I cannot begin to explain the tumult of emotions I have experienced this summer. It doesn't matter that we didn't go down in flames, that our relationship has ended quietly, respectfully, and lovingly, its still a painful experience to end something that has been so precious.

My life is a mess.
I am a mess.
I am embracing the mess.
I am sharing my mess.

It has been hard to decide how to handle this situation since we live in such a connected and socially driven world - one that I am proudly very active in. I've spent a lot of time trying to figure out whats appropriate, what isn't, what may be offensive and hurtful to those I love, and what may invite unwelcome, hurtful comments. I have also struggled at not being outright and frank about the situation. We always hide so much of our hurts and struggles - and while sometimes that is appropriate and right and good - sometimes its not. For me, right now, in this season of my life, I cannot hide. I have to acknowledge that what is happening is big and scary and sad and hard and messy and real.

For the people who have let me do this already - I am so incredibly grateful. Honestly, my cup runneth over with love for those friends and family who have held me up during the first few weeks of this life change, and those that still do. To my friends who support me, let me cry on your shoulders, and text you at all hours, I cannot express my gratitude. For those that have reached out to me via social media - thank you too. Its been a supportive and beautiful thing to feel so cared about.

One thing that is really important to me as I move through this phase of my life is that I don't get caught up in being ashamed of this part of my story. This may not be the path I had expected to walk, but its the one that is laid before my feet. And so today, in celebration of not being ashamed and of owning my story, I share my mess.

I am so hopeful for my future, even as a I mourn for my loss.

I won't deny my story, I didn't want to know the pain of starting over or the beauty in the growth of that pain, but I do - and I want to own that.

Luckiest Girl Alive


As a teenager at the prestigious Bradley School, Ani FaNelli endured a shocking, public humiliation that left her desperate to reinvent herself. Now, with a glamorous job, expensive wardrobe, and handsome blue blood fiancĂ©, she’s this close to living the perfect life she’s worked so hard to achieve.

But Ani has a secret.

There’s something else buried in her past that still haunts her, something private and painful that threatens to bubble to the surface and destroy everything.

With a singular voice and twists you won’t see coming, Luckiest Girl Alive explores  the unbearable pressure that so many women feel to “have it all” and introduces a heroine whose sharp edges and cutthroat ambition have been protecting a scandalous truth, and a heart that's bigger than it first appears.

The question remains: will breaking her silence destroy all that she has worked for—or, will it at long last, set Ani free?

I found this review on amazon.com and I think MeanGreenZen took the words out of my mouth and made them sound more intelligent and witty:

"With Gone Girl comes a new genre of writing--one where things seem one way, and then masterfully shift to show they were something different the whole time, like that picture where you think you are looking at a vase and then find you are looking at two faces, or is it still a vase? The lines are the same, but your perception is changed to see things in a way that, although they were right in front of you the whole time, you didn't see before. Girl on A Train also does this well, even with a drunken narrator.... In the case of this book, it's more like you are looking at a picture and then the drunken artist comes along and sloppily erases it and draws something else right in front of you, burps in your face, and expects you to be amazed. It's lazy, sad, flat read and I found it insulting to reader and the genre.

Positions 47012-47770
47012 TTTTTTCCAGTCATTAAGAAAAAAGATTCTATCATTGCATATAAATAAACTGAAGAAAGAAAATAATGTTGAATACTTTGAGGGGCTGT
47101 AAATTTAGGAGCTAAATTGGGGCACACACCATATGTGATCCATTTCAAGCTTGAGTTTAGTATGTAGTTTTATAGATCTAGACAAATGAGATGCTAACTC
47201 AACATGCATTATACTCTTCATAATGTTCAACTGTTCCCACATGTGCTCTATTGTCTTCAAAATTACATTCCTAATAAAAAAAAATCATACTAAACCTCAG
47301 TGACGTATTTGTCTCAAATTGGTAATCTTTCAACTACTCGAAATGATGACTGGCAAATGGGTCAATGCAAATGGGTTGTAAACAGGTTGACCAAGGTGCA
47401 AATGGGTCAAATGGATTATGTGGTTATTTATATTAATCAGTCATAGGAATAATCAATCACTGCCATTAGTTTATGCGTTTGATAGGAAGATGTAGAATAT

That is to say, if you enjoy the mental workout of a twisty plot and trying to piece together what will happen, don't buy this book. If you find the exploitation of national tragedy distasteful, especially if it's done in a lazy way, don't buy this book. If gaping plot holes and flimsy characters bother you, don't buy this book. If there are any other books available to you, don't buy this book.

I gave the book one star because there are a few funny parts, but overall I found the whole thing barely readable. A character who seems to be tough and interesting in the first chapter devolves into a whiny, vapid victim with no redeeming qualities, and yet we are supposed to root for her and care what happens to her? Things that are already part of our collective fear and sadness as Americans are leveraged in a pathetic way, to make us feel by memory what the writer could not by skill. Things we are told about characters do not hold up throughout the book, leaving me confused and going to back to see if I missed something, but sadly we are just supposed to suspend disbelief enough to forget what we read a few chapters before. By the last chapter, I was thinking something earth shattering had to happen to explain all of this...at that point I was so underwhelmed that I felt like the author might even play the "it was all a dream" card, but no, the biggest trick was done by the publishing house, who lured you in with the promise of Gillian Flynn-level writing on the book jacket and then, in a classic bait and switch, gave you something that was even sadder and faker than the lead character herself."